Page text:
“What the seed treatment would do is it would protect the seed from an attack by an insect or disease. It would be a particular material or agent that’s applied to seeds to go ahead and protect them,” said Taylor.
Feb 08 2015
Reposted from CALS Notes [2015-02-04]:
Rhoda Maurer from Geneva, NY has been named Director of Horticulture at Cornell Plantations beginning February 1, 2015. Prior to joining Plantations, she managed the grounds and greenhouses of Cornell University’s NY State Agriculture Experiment Station in Geneva, NY.
Before her tenure at Cornell, Maurer was the assistant curator at the Scott Arboretum of Swarthmore College, and has held other positions at The Elisabeth C. Miller Botanical Garden in Seattle, Washington, and the Royal Horticulture Society’s Wisley Garden in the United Kingdom.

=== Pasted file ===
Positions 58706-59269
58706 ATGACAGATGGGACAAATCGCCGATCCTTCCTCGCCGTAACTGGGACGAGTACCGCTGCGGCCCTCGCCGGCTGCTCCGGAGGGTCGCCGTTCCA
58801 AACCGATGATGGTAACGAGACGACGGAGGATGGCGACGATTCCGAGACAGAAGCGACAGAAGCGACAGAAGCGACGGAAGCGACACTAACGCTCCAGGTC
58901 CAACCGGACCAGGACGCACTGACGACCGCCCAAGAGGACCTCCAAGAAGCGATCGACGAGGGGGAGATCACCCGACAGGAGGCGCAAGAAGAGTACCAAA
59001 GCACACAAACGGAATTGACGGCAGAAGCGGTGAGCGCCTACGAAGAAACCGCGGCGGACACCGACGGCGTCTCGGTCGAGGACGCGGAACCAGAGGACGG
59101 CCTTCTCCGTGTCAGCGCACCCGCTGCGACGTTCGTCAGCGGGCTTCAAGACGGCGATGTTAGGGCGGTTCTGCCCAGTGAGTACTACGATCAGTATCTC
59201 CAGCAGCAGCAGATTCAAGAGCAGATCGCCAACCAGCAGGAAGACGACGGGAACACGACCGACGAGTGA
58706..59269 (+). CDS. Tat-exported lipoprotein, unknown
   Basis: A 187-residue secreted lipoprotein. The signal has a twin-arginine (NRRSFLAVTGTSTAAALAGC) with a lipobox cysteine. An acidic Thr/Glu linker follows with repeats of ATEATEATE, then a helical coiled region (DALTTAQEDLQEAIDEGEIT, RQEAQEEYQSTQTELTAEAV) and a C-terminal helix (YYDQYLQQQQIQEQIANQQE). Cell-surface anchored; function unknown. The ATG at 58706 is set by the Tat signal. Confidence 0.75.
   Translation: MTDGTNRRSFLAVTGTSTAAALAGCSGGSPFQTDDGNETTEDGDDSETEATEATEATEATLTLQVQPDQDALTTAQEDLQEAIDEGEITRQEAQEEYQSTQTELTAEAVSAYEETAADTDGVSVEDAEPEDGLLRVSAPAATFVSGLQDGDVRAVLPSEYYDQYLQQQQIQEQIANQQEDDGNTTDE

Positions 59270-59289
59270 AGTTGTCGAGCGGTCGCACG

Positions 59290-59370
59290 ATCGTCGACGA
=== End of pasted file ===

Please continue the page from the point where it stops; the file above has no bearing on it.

Feb 07 2015
Know what you’ll be doing this summer? If you’re looking for some great career-related, hands-on experience, now is the time to be pinning down that summer internship that matches your interests. Here are some Cornell-related opportunities of horticultural interest (and their application deadline):
Find more opportunities — on farms, in greenhouses and labs, at public gardens and more, in Ithaca and around the world — on the Horticulture internships blog.
Horticulture PhD student Grant Thompson (Kao-Kniffin Lab) won best graduate student presentation (out of 18 entries) place at the 69th Annual Meeting of the Northeastern Weed Science Society (NEWSS) January 6 in Williamsburg, Va. Thompson’s talk was titled “Investigating the effects of Pale Swallowwort (Vincetoxicum rossicum) on soil microbial processes.” Congratulations Grant!
The Scientist: Prof. Bruce Reisch Develops New Grape Varieties [Cornell Daily Sun 2015-01-21] – “If I have a disease resistant, cold hardy grape but it makes terrible wine, nobody would plant it. If I have a disease resistant grape that makes fantastic wine but doesn’t survive the winter, very few people would plant it,” Reisch said. “What is really important is getting the combination of traits into one variety.”